Wed 27-Jan-10
10:37 am
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Rae Mond
Waalre, NL

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I'm not really into the hearts and flowers stuff, but I'm not really sure if this is the result of conditioning from my last relationship. The first thing my ex said to me when we met in a scuzzy bar in Aberystwyth when I was a first year undergrad was "you have lovely eyes. they'd look great in my fridge". we were together for 5 years, he left me last year on february 15th, which was nice.

he didn't do romantic. His idea of a term of affection was to call me "bacon hips". Though once he realised how much that particular term had upset me he did buy me a Bill Bailey DVD to make up for it.

I have a much better boy now, one who is wonderful and lovely and makes me feel all tingly inside. As we've only been together a few months I have yet to really find out what he's like in the romance stakes, but there are promising signs. When we first got together back in october some friends of his came to visit from Edinburgh, and suggested that he should go visit them in return at some point, so for his birthday I bought him plane tickets to Edinburgh, expecting that when we got there we'd be crashing on his mates' sofa, but he surprised me by having booked us into a really beautiful hotel instead.

because we got there really early in the morning we couldn't check in straight away, though we could leave our bags there, so we had to go wander around for a bit, it was the week before christmas so all the pretty lights were up, and because it was so early there was noone around, and as we started walking it started snowing. it was the incredibly romantic Laugh (there should be a swooning smiley).

That's a pretty extravagant example of romanticness though. little things that don't cost money can be just as wonderful. Like others have said, it's the taking time and consideration that mean something, not the gift or surprise itself. And in that respect valentine's day undermines romance because it takes away spontaneity.

Having said that though, all the years with my ex where he resolutely refused to do anything at all on valentines day, and being surrounded at work by various people going on about what their other half had done for them, or what they were going to do, I did sometimes feel a bit left out Frown

So I am waiting cautiously to see what happens this year.

Intolerance will not be tolerated.

Wed 27-Jan-10
12:20 pm
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mike.
Coventry

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Rae Mond said:

The first thing my ex said to me when we met in a scuzzy bar in Aberystwyth when I was a first year undergrad was "you have lovely eyes. they'd look great in my fridge". we were together for 5 years, he left me last year on february 15th, which was nice.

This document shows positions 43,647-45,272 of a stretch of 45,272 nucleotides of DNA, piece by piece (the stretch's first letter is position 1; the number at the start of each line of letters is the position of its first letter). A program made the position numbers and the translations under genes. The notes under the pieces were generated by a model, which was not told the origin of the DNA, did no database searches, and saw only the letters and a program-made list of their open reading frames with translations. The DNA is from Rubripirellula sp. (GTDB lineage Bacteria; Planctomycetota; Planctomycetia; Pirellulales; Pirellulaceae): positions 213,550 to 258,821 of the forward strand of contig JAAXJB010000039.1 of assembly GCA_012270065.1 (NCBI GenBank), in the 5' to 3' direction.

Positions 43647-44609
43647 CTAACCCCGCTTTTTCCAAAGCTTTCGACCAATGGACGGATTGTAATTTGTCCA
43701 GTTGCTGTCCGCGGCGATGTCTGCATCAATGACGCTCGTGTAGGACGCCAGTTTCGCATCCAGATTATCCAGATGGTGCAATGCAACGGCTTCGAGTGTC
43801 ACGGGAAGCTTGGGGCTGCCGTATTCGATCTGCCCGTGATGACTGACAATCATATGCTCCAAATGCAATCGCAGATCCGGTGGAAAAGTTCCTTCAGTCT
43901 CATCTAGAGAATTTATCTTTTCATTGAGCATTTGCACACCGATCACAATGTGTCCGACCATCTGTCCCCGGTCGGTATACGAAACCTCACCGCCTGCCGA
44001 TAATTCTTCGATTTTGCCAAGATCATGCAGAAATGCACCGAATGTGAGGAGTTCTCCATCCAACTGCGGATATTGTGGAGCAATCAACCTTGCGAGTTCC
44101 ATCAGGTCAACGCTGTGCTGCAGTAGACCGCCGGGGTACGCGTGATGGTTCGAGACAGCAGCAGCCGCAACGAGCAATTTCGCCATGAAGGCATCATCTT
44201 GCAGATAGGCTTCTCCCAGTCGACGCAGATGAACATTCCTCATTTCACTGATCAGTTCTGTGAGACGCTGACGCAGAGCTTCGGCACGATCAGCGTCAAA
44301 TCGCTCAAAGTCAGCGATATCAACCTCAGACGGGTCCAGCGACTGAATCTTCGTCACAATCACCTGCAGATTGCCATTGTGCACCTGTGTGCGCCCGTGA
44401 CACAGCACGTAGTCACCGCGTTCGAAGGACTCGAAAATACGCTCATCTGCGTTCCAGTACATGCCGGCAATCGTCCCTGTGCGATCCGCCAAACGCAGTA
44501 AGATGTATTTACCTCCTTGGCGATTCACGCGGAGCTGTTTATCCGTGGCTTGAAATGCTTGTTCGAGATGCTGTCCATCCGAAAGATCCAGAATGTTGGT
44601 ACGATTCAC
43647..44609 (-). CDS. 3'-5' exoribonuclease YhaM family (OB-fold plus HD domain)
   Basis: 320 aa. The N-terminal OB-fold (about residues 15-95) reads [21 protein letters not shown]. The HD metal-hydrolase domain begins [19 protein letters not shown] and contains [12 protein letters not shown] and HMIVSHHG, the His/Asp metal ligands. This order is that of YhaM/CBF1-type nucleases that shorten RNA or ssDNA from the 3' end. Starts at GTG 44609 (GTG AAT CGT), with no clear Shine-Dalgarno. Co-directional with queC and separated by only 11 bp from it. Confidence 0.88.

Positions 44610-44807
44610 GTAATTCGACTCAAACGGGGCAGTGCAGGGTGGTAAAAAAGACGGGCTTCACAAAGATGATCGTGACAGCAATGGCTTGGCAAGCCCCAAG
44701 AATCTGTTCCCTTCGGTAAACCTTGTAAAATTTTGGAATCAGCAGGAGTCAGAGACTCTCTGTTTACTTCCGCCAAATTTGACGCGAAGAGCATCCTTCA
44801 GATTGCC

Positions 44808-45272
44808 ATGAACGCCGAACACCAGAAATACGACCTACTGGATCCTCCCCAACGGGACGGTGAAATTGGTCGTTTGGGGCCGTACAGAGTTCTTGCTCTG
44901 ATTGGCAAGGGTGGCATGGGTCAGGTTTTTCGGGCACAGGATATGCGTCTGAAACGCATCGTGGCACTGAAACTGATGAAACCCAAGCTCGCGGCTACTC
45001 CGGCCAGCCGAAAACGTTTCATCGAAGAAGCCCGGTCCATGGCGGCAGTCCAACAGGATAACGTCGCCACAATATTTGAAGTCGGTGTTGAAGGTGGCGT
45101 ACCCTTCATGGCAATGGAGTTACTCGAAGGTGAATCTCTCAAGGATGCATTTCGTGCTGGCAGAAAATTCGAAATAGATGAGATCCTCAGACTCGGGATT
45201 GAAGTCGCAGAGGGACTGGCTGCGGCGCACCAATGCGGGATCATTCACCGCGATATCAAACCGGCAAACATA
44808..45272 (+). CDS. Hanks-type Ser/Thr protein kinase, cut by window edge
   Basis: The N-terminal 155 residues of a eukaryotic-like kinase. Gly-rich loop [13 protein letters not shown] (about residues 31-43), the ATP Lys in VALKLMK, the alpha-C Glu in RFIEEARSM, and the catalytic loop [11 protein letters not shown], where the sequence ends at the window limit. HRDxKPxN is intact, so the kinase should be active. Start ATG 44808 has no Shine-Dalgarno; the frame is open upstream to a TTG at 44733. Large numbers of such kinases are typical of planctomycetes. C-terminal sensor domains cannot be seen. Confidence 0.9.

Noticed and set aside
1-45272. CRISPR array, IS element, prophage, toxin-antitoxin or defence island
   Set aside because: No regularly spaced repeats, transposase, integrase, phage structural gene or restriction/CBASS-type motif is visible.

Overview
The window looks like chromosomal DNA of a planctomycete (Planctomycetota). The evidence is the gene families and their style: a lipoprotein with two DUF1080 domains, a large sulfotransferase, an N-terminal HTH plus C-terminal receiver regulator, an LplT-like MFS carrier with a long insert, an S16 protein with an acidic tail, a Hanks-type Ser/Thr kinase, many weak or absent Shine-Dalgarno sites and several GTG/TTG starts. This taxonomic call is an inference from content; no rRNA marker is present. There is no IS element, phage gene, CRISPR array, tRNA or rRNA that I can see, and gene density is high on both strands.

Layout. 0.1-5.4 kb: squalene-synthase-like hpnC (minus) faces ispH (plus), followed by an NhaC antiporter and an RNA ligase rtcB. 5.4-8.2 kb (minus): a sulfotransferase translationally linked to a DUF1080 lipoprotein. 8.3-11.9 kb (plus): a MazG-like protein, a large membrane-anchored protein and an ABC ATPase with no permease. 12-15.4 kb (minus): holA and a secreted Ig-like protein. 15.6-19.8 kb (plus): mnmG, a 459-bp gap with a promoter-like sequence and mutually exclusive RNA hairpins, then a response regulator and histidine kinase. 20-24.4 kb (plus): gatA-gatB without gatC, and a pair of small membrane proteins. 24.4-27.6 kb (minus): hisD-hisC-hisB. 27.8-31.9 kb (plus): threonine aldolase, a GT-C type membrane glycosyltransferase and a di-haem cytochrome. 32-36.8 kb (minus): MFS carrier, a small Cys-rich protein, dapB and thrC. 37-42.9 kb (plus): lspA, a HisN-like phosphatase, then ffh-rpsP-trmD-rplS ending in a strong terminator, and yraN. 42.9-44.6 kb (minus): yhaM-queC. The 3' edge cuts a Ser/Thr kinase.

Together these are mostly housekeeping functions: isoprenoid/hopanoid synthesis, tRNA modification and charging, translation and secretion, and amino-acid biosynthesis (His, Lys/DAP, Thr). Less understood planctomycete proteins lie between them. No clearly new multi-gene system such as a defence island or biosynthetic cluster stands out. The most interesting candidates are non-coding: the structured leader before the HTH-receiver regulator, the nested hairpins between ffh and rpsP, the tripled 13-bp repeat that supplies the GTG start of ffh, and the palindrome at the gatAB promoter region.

Hmmm, scuzzy bar in Aberystwyth. There are plenty to choose from - The Bay leaps to mind, although I heard that it's closed now.

I'll have to admit that I'm not very romantic. I ocassionally buy chocolates or a bottle of champagne (or similar) but I think the tinkly music/flower petals/etc you see on tv or in films are just so phoney. Ok, there'll be some kind of acceptable middle ground which will be possible.

For example, we had a candle-lit christmas dinner, with a single illuminated 'star' decoration providing extra light. The main reason for the subdued lighting was that we were in the middle of decorating the downstairs (proper decorating - painting walls, re-attaching radiators that sort of thing). The room was piled high with clutter and there were no curtains so we could be seen from outside. The candles meant we didn't need the main light on, so we didn't feel like we were on full view of the street.

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Wed 27-Jan-10
4:15 pm
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Rae Mond
Waalre, NL

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indeed it was The Bay, and indeed it is no more Cry

it was one of the occasional graveyard shifts "organised" by the university rock society, back in the dim and distant past of 2004.

A more romantic venue would be impossible not to find I think.

Intolerance will not be tolerated.

Wed 27-Jan-10
10:28 pm
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SOL
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agree with Elrohanna, Kate and Rae.  I think cut flowers are not nice.  I have no idea why, maybe they make me think of funerals or something.  "here love, have some flowers that are dead". ???? I would rather have a pot plant. 

our chat concerning valentines day went like this in the car on the way home

me, "are we going to do anything for valentines day this year?"

Him "um, well I havent thought about it.  I would settle for moving house, that would be the best valentines day present"

Me "well, Im sorry, I cant actually make that happen.  So I take  it we arent doing anything then?  cards?"

Him, "we never do cards"

Me, "ok, so no cards, are we agreed?"

Him "Agreed...  I fancy some chips!"